Description of Historic Place
The Armoury is a fortress-like building located within Stratford’s historic downtown core. The gable roofed, brick building features prominent corner towers, and contrasting carved stone details. The main entrance is centered on the short façade and flanked by rusticated stone pillars. Steel Fink trusses span the large, top floor drill hall. The designation is confined to the footprint of the building.
The Armoury is a Recognized Federal Heritage Building because of its historical associations, and its architectural and environmental values.
The Armoury is a very good example of a building associated with the pre-First World War armoury building campaign and the reform and expansion of the volunteer militia. It reflects a government policy to allow the supply of arms to all rural militias, following public debate supporting good local training facilities. The building continues to serve as an armoury.
The Armoury is a very good example of a standard American armoury model. The compact design incorporates medieval military motifs including jutting towers, battlements and a main entrance reminiscent of a fortified gate. The interior layout is also based on the standard armoury model where the open drill hall is located on the upper floor. Good craftsmanship and materials and evident in the rough-faced stone that contrasts with the flat red brickwork, detailing typical of the designer, T.W. Fuller.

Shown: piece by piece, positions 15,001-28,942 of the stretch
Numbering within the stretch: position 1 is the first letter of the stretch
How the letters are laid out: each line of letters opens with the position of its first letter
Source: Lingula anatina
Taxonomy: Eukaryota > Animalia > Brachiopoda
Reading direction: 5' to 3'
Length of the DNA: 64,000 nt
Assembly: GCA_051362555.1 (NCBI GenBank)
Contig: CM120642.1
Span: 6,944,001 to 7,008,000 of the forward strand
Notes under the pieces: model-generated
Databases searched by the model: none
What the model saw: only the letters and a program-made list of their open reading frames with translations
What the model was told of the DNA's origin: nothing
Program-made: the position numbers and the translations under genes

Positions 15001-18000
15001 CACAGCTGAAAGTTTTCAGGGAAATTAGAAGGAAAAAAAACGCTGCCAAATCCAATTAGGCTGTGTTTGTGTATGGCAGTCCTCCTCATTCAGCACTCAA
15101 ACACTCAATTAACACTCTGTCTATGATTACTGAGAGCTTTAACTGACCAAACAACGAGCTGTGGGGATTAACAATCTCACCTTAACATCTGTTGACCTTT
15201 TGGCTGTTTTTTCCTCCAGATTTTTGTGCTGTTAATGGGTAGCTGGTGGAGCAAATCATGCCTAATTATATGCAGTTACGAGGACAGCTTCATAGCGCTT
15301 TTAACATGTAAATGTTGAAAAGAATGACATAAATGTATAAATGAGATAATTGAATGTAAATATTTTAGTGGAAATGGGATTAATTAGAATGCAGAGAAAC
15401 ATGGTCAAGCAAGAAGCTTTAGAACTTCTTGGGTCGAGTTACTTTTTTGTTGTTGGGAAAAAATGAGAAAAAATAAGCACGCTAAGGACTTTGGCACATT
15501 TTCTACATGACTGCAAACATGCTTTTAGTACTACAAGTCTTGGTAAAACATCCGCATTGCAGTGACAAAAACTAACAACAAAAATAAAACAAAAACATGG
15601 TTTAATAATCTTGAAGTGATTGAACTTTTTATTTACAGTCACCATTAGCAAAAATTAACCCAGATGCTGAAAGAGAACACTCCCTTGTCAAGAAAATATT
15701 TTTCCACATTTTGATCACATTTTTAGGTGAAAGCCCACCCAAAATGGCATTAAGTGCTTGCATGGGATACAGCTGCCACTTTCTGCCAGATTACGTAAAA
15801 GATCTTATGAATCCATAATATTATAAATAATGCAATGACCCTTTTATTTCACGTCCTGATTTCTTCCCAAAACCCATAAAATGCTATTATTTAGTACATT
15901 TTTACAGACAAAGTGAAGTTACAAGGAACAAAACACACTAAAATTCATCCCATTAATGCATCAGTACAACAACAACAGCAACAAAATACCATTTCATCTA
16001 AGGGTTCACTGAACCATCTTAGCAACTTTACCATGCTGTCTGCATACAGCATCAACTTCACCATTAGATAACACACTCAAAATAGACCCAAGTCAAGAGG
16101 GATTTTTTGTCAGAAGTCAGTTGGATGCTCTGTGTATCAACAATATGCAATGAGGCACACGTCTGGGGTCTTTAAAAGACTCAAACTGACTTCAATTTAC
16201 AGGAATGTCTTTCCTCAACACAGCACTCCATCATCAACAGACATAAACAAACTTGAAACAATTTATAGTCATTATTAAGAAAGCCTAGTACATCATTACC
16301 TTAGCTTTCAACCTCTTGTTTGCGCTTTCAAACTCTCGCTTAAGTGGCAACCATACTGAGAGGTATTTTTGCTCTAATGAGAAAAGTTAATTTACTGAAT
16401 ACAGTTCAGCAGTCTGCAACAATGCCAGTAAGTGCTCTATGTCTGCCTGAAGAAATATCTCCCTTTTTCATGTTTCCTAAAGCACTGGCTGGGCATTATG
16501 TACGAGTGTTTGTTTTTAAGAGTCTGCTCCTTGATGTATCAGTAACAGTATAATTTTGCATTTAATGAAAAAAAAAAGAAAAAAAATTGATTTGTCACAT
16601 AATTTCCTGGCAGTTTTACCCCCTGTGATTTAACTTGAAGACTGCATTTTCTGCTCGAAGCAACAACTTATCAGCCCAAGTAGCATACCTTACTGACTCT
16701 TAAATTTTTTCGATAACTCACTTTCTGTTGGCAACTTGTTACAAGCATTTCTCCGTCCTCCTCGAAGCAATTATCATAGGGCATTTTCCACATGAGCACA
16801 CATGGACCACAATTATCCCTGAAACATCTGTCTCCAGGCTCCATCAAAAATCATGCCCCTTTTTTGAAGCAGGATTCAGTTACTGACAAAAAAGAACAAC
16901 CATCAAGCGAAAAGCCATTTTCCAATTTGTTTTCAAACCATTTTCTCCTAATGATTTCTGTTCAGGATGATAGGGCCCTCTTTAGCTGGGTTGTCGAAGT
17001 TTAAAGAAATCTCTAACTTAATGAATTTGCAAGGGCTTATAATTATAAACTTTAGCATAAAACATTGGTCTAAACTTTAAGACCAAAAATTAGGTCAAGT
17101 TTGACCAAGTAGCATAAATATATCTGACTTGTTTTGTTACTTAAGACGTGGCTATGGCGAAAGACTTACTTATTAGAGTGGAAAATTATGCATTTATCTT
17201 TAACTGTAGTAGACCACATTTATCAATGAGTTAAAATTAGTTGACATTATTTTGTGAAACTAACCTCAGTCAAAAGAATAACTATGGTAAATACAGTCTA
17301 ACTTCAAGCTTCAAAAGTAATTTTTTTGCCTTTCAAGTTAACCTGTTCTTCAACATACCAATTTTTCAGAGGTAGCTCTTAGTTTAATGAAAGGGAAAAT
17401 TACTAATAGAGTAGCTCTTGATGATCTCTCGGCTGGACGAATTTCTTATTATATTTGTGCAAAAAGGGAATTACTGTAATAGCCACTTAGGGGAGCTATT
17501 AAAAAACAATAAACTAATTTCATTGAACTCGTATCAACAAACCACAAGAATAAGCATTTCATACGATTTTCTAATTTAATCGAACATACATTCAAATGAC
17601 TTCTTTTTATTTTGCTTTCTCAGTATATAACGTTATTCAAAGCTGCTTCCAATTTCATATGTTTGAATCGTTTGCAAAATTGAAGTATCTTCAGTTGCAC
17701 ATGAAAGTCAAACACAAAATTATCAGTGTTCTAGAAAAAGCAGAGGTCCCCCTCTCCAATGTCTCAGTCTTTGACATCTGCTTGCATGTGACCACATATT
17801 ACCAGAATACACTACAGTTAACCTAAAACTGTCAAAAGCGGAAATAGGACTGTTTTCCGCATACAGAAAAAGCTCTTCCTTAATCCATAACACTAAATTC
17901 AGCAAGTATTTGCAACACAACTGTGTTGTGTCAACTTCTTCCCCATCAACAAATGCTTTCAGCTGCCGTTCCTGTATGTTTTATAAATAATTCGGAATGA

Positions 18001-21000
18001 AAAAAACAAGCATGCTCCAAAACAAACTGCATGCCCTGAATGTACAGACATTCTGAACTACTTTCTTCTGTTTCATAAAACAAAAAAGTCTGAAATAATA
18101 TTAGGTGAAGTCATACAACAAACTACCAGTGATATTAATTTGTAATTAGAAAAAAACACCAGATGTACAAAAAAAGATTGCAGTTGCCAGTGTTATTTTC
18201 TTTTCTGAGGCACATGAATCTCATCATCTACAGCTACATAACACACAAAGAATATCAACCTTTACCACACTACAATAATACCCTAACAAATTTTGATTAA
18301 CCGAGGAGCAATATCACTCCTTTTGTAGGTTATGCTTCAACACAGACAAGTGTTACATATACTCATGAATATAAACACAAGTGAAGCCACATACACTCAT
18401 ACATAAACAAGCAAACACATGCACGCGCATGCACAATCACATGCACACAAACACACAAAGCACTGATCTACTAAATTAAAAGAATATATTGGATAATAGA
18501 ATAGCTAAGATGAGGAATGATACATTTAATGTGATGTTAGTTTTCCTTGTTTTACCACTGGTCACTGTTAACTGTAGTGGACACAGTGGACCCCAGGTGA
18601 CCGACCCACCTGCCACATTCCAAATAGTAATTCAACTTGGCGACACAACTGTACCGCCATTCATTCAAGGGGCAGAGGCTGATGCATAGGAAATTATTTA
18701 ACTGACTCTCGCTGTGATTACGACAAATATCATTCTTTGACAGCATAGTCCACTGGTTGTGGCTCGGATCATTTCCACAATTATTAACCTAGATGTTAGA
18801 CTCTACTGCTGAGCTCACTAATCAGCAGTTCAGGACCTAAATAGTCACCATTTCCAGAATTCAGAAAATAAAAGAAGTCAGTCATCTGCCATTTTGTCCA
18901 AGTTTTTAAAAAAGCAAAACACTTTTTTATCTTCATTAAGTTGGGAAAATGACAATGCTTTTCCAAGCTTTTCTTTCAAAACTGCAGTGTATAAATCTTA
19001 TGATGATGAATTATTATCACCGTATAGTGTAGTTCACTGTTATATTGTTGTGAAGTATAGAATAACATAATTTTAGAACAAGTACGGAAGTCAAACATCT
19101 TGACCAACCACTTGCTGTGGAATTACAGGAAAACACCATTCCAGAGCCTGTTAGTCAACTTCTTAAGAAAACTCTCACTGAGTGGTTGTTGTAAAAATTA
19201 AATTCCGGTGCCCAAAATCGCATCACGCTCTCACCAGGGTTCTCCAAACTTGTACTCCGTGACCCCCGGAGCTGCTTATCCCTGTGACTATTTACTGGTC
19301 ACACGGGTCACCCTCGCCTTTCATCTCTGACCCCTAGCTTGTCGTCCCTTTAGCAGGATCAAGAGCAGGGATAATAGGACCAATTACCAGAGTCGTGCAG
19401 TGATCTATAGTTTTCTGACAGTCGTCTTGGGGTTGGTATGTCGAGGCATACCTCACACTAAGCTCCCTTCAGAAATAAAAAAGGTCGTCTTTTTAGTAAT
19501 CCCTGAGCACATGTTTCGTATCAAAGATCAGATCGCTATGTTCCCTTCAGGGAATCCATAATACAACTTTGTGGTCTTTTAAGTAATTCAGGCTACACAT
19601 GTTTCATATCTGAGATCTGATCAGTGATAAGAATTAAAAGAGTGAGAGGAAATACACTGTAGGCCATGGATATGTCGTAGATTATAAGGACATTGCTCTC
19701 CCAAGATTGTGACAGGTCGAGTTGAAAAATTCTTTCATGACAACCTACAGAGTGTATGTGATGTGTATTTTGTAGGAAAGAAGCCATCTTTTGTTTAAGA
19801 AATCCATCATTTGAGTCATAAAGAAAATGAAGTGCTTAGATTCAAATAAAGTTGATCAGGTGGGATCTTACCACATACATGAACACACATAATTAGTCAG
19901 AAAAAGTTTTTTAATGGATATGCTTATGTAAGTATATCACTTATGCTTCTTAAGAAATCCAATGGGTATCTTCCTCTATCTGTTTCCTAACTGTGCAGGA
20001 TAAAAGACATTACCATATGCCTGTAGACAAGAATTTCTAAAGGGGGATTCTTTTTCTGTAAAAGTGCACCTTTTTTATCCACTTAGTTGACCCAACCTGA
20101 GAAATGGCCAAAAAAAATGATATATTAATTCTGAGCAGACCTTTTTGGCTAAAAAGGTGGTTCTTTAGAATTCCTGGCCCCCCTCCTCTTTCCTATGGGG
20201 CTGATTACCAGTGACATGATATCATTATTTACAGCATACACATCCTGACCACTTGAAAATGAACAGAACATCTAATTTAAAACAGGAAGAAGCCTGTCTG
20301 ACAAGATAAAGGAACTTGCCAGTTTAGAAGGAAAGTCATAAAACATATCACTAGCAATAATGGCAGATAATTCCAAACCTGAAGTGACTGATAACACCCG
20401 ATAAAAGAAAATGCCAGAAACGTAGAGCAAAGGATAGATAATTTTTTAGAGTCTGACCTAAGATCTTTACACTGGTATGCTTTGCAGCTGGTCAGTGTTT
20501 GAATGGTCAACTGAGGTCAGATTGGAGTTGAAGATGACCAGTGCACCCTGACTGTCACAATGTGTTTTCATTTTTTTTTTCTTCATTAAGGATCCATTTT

The Armoury reinforces the character of its downtown setting and is a conspicuous neighbourhood landmark.
Sources: Jacqueline Adell, Stratford Armoury, Albert and Waterloo Streets, Stratford, Ontario, Federal Heritage Buildings Review Office Report 91-149; Stratford Armoury, Albert and Waterloo Streets, Stratford, Ontario, Heritage Character Statement 91-149.
The following character-defining elements of the Armoury should be respected.
Its functional design and aesthetic qualities and good quality materials and craftsmanship, for example:
- the large, rectangular, three-storey massing under a gable roof;
- the principal entrance located in the centre of the short façade;
- the construction of red smooth brick and stone;
- the prominent corner towers, one of which is asymmetrically located;
- the large round-arched or square headed windows of the front and side façades;
- the masonry detailing, including crenellations, stepped parapets, prominent tapered chimneys and a turret on one side of the gable;
- the buttressing, the stone ornamentation such as stringcourses, lintels and coping, and the rough-faced stone at basement level;
- the large unobstructed drill hall with exposed steel trusses and extensive glazing;
- the wood wainscoting, painted brick walls, exposed trusses and wood plank ceiling finishes.
The manner in which the Armoury reinforces the character of its downtown setting and is a conspicuous community landmark as evidenced by:
- its specialized design, distinctive profile and large scale, which complement its streetscape setting;
- its large scale and central location as well as its continued use for community activities that makes it conspicuous in the community.